A cautionary tale regarding the screening of ‘weight issues’ in children

Share This Post

The body mass index is a commonly used measure of body size. It’s calculated by dividing someone’s weight in kilograms by the square of their height in metres. It looks kinda ‘sciency’, but actually it’s a quite useless measurement, principally because it takes absolutely no account of the body’s composition nor the distribution of fat in the body.

I was reminded of the uselessness of this measurement this when a mother brought her 12-year-old daughter to see me in practice. In November, the mother had been sent a letter from her daughter’s school which informed her that she was too heavy, and at risk of health issues as a result.

Her parents thought this was quite mad, and just eye-balling the daughter led me to the same conclusion. Even the most cursory of glances told me there was nothing about this child that could remotely be described as overly fat.

Both the mother and daughter told me that the letters sent out by the school had caused many children at the school to become weight-focused. I wouldn’t be surprised if already some of those children are starting to have body image concerns. It was clear that the daughter had become somewhat insecure about her eating habits (she ate a generally very healthy diet, by the way) and the impact this might have on her weight.

I asked the daughter how she had felt before the letter. It was clear that up to this point, she did not perceive that there was a problem.

So, why did the mother bring her daughter to see me? Her mother thought the classification of her child as overweight was quite mad, but wanted this opinion supported by an independent health professional (me). Basically, her mother wanted to do what she could to put her daughter’s mind at rest. I do genuinely hope I managed to do that. He daughter did seem genuinely reassured after our chat.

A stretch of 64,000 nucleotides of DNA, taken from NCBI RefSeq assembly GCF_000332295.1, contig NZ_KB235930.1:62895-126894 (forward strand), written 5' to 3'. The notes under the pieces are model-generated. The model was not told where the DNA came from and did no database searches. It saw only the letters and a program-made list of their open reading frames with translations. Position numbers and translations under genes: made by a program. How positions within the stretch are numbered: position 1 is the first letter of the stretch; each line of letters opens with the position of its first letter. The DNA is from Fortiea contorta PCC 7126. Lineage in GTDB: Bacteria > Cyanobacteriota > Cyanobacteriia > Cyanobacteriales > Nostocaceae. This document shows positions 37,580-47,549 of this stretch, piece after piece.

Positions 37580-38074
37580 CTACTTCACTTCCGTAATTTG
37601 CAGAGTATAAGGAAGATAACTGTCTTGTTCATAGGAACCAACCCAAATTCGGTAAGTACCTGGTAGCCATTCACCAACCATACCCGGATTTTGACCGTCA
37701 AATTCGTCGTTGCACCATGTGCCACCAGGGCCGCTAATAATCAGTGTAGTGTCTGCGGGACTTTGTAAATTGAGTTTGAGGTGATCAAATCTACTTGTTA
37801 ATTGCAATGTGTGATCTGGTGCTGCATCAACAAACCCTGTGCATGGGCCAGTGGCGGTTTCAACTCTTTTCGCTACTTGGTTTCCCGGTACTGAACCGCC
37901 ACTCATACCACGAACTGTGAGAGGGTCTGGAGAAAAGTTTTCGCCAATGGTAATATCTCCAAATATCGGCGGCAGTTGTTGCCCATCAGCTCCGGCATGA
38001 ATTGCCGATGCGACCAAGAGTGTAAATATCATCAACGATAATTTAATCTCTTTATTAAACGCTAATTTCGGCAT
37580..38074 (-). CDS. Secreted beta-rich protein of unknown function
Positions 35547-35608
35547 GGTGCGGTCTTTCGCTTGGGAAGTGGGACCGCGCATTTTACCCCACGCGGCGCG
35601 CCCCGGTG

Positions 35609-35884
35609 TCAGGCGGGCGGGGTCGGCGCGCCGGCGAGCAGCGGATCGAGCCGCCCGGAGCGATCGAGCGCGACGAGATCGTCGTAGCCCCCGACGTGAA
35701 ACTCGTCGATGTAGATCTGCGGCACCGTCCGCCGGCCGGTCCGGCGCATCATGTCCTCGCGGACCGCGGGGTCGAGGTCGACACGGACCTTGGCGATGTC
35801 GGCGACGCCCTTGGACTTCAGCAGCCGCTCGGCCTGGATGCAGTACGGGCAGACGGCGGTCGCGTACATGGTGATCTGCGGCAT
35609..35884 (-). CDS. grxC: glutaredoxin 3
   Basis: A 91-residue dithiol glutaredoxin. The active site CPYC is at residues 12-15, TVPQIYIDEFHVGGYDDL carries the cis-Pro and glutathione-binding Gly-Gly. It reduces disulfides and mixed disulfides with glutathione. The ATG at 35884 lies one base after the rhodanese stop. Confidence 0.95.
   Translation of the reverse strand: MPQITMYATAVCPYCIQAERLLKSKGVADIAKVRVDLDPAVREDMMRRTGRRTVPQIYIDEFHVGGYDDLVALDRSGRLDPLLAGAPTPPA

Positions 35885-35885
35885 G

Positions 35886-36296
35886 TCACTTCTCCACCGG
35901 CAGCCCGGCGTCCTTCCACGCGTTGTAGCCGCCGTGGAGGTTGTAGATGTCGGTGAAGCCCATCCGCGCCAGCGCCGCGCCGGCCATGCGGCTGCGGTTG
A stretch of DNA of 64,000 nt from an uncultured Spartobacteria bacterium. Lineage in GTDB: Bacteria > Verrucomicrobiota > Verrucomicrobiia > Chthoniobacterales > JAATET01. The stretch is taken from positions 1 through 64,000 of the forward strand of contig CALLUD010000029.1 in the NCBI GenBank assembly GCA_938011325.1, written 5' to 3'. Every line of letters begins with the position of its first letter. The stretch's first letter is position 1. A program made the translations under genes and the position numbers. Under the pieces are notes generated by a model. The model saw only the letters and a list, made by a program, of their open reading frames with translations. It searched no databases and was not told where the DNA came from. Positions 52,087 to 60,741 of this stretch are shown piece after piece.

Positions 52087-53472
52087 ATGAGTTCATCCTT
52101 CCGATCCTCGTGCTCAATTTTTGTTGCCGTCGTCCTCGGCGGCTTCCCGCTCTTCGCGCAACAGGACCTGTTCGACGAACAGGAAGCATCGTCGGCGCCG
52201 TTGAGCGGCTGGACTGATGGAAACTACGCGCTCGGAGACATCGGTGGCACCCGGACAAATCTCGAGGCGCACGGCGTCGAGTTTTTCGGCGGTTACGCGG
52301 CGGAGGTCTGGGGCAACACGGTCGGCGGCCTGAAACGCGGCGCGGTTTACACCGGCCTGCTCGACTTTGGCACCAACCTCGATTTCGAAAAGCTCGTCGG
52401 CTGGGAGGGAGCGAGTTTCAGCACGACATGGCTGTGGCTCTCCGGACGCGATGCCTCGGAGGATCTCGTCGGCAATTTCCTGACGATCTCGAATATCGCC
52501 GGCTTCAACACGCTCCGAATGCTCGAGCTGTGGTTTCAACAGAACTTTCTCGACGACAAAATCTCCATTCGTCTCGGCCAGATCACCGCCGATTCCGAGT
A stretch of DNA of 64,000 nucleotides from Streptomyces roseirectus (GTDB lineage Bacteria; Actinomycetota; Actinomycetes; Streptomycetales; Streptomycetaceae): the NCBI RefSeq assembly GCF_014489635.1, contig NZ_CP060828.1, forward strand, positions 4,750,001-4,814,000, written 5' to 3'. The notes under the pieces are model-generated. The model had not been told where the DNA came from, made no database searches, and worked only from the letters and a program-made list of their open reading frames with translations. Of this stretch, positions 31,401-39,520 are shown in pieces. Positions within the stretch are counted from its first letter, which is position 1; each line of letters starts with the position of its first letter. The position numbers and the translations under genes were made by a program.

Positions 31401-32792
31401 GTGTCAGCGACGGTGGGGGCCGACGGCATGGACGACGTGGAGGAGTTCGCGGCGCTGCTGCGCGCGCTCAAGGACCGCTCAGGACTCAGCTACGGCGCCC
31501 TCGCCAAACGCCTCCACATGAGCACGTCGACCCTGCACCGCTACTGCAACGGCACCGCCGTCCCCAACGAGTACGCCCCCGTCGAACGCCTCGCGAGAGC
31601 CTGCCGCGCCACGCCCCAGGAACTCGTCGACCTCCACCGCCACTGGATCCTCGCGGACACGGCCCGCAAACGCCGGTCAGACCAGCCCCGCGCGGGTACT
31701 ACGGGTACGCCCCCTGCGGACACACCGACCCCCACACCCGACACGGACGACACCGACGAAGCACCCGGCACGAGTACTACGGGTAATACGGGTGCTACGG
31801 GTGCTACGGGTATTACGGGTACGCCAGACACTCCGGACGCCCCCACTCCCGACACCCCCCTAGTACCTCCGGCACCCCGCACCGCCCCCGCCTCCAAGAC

After the consultation, I remember reading about similar stories in the press. Here’s one such story.

Screening programmes of this nature may look very worthy on the outside, but they clearly fail some people (like this girl and her parents). It reminds me of the limitations of screening generally. As we’ve seen with, say, mammography and prostate cancer screening, some people will benefit, but overall these interventions are simply not very effective. Plus, they massively increase the number of people who have a diagnosis and may then endure unnecessary, debilitating treatment, never mind the emotional distress that often comes as part of the process.

Has anyone actually assessed the impact of the screening for ‘obesity’ in children? I can’t find any relevant evidence. I wouldn’t be surprised that if it was studied formally, it would turn out to be, largely, a waste of time and resources. One thing I know for sure is that this initiative is causing unnecessary stress and worry in some children, and this can’t be a good thing.

More To Explore

Walking versus running

I recently read an interesting editorial in the Journal of American College of Cardiology about the relative benefits of walking and running [1]. The editorial

We uses cookies to improve your experience.